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How to tackle advanced IT automation projects: A 3-step plan

Torrey Jones Principal Consultant, GreenLight Group

If yours is like most IT organizations, your team is doing some form of automation (both in development and operations), even if you're just running simple scripts to accomplish basic tasks.

In fact, the best place to start your automation journey is with mundane, low-skill tasks such as password resets, account creation, backups, or new-server setup. But what should be next after you have automated these types of processes?

More advanced automation requires some effort, and receiving budget approval requires that you demonstrate value—especially given the costs. There are tons of automation technologies out there—including robotic process automation (RPA)—but each requires some combination of licensing, labor, and training resources.

Those costs can be quite high, so ensuring a short time to value is key if you want to show the CFO that you are spending your budget wisely. Here's how you get there.

Identify all potential candidates

The best way to determine what to automate next is to first identify which complex IT processes you could automate. Things on this list might include deployment of a software application from beginning to end, automatically provisioning and deprovisioning servers based on load, or even deploying a server and automatically adding it to monitoring, application maps, security scans, and so on.

Organizations doing more development should be looking at ways to automate their CI/CD pipeline and their testing.

Prioritize your list

Once you have created your list, look for the things that happen most frequently and work your way down from there. These may be firewall rule changes or even full application server deployments. Whatever it is, if it is used frequently, it will have the highest immediate ROI.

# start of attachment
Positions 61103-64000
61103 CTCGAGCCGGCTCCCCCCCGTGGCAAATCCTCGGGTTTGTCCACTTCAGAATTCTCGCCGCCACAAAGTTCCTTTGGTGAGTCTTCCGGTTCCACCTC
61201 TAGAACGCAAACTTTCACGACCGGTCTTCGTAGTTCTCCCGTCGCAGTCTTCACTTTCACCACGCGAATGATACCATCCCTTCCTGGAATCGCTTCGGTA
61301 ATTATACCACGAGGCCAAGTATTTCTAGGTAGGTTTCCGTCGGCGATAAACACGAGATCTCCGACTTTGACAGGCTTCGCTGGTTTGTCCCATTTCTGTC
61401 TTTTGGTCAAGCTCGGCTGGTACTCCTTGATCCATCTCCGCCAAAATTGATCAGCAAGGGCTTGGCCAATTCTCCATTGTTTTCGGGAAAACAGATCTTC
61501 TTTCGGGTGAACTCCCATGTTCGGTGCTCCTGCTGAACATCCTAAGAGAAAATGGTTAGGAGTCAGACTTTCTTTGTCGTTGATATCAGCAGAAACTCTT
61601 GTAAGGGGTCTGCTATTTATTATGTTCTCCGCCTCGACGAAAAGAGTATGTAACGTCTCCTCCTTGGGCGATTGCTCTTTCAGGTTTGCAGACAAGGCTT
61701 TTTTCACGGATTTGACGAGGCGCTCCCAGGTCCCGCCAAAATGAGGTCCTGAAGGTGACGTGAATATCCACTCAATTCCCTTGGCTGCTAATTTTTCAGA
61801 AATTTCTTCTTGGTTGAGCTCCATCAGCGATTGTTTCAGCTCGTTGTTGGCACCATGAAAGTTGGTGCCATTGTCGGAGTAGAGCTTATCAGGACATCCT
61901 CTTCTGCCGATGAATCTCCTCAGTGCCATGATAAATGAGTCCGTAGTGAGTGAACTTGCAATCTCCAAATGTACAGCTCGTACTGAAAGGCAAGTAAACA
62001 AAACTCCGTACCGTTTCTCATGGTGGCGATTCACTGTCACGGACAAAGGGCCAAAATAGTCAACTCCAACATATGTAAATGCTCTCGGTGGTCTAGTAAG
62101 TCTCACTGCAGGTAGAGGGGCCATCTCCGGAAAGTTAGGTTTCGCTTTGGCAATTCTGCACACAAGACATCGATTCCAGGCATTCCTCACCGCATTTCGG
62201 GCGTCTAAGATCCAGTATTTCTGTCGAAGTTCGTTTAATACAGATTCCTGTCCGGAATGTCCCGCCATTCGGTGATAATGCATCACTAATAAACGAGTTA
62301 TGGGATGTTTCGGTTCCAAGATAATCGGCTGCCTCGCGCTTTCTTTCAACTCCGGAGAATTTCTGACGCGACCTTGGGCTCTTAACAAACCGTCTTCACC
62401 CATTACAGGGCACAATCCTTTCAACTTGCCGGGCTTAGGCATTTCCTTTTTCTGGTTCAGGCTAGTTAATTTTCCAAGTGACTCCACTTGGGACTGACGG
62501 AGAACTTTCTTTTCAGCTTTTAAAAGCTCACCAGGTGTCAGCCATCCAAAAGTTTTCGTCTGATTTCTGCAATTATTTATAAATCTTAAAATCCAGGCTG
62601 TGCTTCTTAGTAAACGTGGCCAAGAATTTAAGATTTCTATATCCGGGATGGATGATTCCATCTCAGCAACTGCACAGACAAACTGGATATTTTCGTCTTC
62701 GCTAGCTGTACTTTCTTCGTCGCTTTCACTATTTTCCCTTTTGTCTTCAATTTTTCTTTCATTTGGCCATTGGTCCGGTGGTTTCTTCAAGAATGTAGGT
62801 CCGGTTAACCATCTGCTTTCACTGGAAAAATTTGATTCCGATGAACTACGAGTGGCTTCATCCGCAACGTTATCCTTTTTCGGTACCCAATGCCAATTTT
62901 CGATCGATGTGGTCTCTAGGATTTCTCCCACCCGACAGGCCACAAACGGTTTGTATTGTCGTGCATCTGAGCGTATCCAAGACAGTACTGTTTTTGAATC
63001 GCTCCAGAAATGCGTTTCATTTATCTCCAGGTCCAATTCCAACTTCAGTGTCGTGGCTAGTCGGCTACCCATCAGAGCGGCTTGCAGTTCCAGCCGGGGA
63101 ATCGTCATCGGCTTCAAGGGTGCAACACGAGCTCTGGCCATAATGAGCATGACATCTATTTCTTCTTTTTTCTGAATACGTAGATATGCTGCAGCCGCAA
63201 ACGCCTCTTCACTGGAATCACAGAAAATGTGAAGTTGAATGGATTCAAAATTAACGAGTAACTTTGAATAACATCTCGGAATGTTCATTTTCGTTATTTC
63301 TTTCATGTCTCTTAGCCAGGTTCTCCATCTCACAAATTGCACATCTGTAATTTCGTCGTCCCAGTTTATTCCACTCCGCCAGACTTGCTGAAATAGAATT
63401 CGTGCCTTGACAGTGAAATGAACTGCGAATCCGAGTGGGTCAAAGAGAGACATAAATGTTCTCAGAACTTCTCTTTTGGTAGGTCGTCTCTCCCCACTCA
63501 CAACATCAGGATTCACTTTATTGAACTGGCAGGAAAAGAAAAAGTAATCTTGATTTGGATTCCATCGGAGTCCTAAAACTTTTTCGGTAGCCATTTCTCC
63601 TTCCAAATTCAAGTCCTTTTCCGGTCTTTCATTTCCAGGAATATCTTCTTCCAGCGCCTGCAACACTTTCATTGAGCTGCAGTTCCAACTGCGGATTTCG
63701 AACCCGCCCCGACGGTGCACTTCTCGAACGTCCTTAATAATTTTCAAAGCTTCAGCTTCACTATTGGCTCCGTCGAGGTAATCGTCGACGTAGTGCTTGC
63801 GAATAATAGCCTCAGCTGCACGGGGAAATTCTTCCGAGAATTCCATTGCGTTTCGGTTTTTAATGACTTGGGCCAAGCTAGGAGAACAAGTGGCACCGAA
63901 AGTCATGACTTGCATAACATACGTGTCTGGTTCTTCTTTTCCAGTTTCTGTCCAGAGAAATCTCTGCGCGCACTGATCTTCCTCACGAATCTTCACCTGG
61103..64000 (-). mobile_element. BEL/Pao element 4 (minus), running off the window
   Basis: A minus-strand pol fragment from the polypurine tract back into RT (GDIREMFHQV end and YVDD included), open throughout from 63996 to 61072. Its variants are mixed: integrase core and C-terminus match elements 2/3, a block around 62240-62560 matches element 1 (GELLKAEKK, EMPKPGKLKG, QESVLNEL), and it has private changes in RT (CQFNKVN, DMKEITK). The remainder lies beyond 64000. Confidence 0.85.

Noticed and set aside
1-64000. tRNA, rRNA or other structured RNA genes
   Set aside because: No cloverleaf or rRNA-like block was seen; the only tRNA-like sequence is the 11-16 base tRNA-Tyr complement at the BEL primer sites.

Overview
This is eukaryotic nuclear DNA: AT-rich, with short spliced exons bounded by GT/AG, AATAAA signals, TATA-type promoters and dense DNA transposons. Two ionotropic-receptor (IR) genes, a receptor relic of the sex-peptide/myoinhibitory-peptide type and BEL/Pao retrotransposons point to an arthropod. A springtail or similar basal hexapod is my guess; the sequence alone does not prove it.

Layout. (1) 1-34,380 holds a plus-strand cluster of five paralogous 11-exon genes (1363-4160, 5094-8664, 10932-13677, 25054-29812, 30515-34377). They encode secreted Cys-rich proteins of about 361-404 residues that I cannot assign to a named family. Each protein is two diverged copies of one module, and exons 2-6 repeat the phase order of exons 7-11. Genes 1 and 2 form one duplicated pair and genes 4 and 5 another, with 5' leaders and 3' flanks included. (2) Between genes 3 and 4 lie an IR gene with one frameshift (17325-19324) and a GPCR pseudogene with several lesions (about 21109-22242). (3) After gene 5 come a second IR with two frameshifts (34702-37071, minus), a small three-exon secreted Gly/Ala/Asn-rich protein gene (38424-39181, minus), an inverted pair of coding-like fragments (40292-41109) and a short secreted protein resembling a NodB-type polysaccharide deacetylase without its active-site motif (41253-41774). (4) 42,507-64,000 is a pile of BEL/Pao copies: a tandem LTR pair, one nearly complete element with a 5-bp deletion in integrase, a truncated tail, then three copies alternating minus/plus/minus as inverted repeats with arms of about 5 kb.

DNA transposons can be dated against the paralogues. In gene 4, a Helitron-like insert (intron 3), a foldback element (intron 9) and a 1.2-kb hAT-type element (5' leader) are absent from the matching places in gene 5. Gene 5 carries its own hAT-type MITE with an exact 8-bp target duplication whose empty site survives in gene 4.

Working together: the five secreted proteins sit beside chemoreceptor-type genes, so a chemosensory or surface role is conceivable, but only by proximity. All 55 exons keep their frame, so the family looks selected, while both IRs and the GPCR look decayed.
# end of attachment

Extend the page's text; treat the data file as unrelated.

Next, consider whether the project can build on smaller automated processes you already have in place, which means you won't have to start from scratch. That represents a huge cost savings on the R&D front and will make getting a fast ROI easier.

You may have a long list of things left to potentially automate, but not all will have a fast ROI. Also consider that the projects with the fastest ROI will differ from company to company and industry to industry. More complex candidates for automation could take extensive R&D, which means if they aren't frequently used, you are looking at months or even years before you see a return.

Combine the building blocks

As you proceed and choose which things to automate, think of each automation you build as a building block, then think about how you can combine them to build more elaborate automated processes.

For example, one block might give you the ability to connect to a REST API, while another runs a script. Put a few blocks together and suddenly you've built the automation necessary to create a new server.

Another group of blocks, when assembled together, might install a monitoring agent on a server. Now take both of those, add a couple of blocks to connect them, and suddenly you have an even more complex automation flow without much additional effort.

Here's another example: If you already can provision a server, install software, and deploy software updates with your CI/CD pipeline, you can quickly combine all of them to deploy with a single click a server with a specific version of developed code you want to run. This could save hours and allow for your DevOps teams to quickly test bugs on different versions of your code.

You also don't have to weave together complete pieces of automation. There may be bits of one automation flow you can reuse without needing the rest of it. Assembling automation building blocks is similar to coding in this regard. You take a few lines from here, a few lines from there, add your own bit of code, and you have a new script.

Building on what you have allows you to turn past successes into additional cost savings. Being able to see the building blocks available to you and how to put them together with the least amount of effort is an art—one that, once mastered, lets you experience the kinds of automation benefits and ROI that you read about.

Now put it all together

Taking your automation to the next level is a matter of following these five key steps:

  1. Identify the most frequent tasks that are not automated.
  2. Figure out which pieces of those tasks are already automated or where you can reuse automation flows from other tasks.
  3. Create the pieces that are new.
  4. Combine all the ingredients into one workflow.
  5. Repeat for as many items as you have budget for.

Do this and you will be well on your way to building the kinds of sophisticated process automation projects that deliver a strong ROI and earn the approval of the CFO's office.

Finally, don't be afraid to ask for help. There are plenty of experts out there who specialize in high-value automation.

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